Christmas in the workplace

19 December 2016

Christmas is the busiest time of the year for a lot of SMEs particularly those in retail and hospitality with employers having a lot to juggle at this time. 

Not only are they concentrating on having a good season and dealing with competition from competitors both local and online, and heavily advertised Christmas Markets in both Irish and foreign cities, they may have staffing levels to consider. They need to decide how many, if any, temporary staff they may need to have available to cover extra business and sick leave, and deal with all the paperwork that goes with taking on extra people.

They must make judgement calls on how much of what in extra stock they need to order. They also need to figure out the logistics of delivering or receiving goods by courier or post at this extra busy time and be aware of final shipping or posting dates.  Premises and websites need to be spruced up and attractive to potential customers.

Storage facilities and premises will need to be secure and safe from threat of robbery and issues such as power failure or burst pipes.

 On top of all this they must also consider their employees who are themselves looking forward to enjoying Christmas, and what measures they as employers are taking to contribute to that enjoyment.


Many employers like to give an extra reward to their staff for their loyalty and work throughout the year.  If this is a cash gift the employee is liable for income tax, PAYE, PRSI, USC and/or benefit-in-kind tax. 

Non cash gifts up to the value of €500 are exempt from tax, which makes vouchers and gift cards a very popular way to give gifts to employees.  Vouchers and gift cards have the extra advantage of being a boost to the retail sector. The vouchers must be a gift and cannot be instead of pay or part of a pay cut, and employees can only receive one in the year.

Also, this year the welfare Christmas bonus of 85% of normal payment was paid to 1.2m people who are in receipt of social welfare, including pensioners, people with disabilities, carers, lone parents and long term unemployed.  Not only is this a welcome boost to the recipients but it is also an injection of €221m into the economy and in particular into the retail sector.

Customers and clients

Gifts to customers and clients are allowable as a tax deduction if: the total cost of gifts to any one individual per annum does not exceed €50, bears a conspicuous advert for the business and is not food, drink, tobacco or exchangeable vouchers unless they are samples of a traders product.  Nonetheless food and drink are popular choices for gifts.

In many cases customers will appreciate just a Christmas email or card showing they are valued.  Companies also use promotions and competitions to build rapport with customers, and hosting or sponsoring a local or community event is a sure fire way of building reputation.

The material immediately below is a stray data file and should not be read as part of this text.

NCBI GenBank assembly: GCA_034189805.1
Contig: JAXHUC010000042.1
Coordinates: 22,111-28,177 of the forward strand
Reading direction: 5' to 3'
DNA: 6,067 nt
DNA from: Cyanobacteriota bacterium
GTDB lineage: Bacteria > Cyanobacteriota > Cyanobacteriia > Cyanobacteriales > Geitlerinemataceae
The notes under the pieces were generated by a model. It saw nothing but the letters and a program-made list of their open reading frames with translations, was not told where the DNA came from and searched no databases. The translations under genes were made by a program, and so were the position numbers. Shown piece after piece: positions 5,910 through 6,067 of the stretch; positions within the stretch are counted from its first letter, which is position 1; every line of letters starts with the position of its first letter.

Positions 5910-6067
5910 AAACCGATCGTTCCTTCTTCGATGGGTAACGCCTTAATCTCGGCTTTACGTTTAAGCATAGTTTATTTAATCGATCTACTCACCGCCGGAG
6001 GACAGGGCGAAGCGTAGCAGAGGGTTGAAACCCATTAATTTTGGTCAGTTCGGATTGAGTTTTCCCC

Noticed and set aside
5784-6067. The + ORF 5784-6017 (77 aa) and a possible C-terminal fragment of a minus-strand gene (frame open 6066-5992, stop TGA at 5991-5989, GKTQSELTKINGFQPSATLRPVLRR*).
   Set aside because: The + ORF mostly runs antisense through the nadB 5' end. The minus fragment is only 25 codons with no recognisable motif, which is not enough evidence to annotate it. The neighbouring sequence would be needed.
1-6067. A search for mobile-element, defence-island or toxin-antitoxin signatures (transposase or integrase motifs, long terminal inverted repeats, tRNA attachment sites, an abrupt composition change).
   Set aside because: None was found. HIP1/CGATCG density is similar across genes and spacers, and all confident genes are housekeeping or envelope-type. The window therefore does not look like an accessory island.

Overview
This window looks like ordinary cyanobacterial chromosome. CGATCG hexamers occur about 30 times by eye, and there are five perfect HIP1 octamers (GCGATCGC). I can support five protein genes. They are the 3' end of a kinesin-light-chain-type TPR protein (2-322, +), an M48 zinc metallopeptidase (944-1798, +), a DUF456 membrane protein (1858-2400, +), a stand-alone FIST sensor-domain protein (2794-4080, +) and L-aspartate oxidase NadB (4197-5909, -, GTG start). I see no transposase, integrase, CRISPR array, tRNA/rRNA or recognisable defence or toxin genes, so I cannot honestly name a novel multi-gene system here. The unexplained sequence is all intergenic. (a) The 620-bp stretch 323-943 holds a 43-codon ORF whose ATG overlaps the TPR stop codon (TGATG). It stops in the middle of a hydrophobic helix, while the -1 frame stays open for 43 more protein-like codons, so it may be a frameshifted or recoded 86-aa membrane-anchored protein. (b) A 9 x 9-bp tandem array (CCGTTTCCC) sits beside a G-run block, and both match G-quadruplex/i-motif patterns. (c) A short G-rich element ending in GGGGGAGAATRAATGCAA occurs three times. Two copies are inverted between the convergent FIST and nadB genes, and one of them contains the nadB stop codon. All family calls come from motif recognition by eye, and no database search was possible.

Christmas work parties

At the height of the recession 85% of employers cancelled the annual Christmas party for staff but over the last few years it has made a major comeback with well over half of employers holding a work party this year.  The Christmas party is seen by most employers as a chance to build staff morale and show appreciation to staff for their work and loyalty throughout the year.

Unfortunately the staff party can come with more headaches for employers than the inevitable hangovers.

Alcohol and an outside of work location can alter the normal bounds of acceptable behaviour.  Inhibitions can be loosened and grievances can suddenly be aired. However, the Christmas party is seen as an extension of the workplace and employers can be held responsible for mishaps or misbehaviour involving staff.  Any complaints or grievances such as harassment, sexual harassment, bullying or social media bullying need to be dealt with by following company procedures in these matters, as the Equality Tribunal takes a very dim view of employers not dealing with these issues on the basis that it was at a Christmas party. Prior to the Christmas party might be a good time to highlight company policy on these matters, reminding employees that it applies to work related social events and also reminding them of the consequences of publishing photos online which may infringe somebody’s right to privacy or damage their reputation.

Adopting measures such as, vouchers for drinks rather than a free bar and ensuring the event includes food, could also go some way to ensuring a pleasant and safe event for everyone.


Full-time workers have immediate entitlement to benefit for public holidays and part-time workers have entitlement to benefit when they have worked 40 hours in the previous 5 weeks.

Christmas Day, Stephens Day and New Year’s Day are public holidays.  Christmas Eve is not a public holiday.

Naturally many staff will want to take additional leave around Christmas and bad weather can contribute to staff absences leading to extra pressure on employers to be fair to everyone and have enough trained staff available for busy days.

All this, while financially rewarding, hopefully, can take its toll on managers and owners of SMEs. Figures show that over the last couple of years:

  • 32% have sacrificed Christmas festivities to check and send work emails
  • 9% have missed their children’s nativity play
  • 14% have not taken any annual leave this year
  • 13% have missed their own work Christmas party
  • 49% have worked on Christmas Day
  • 18% have actually gone into work on Christmas Day

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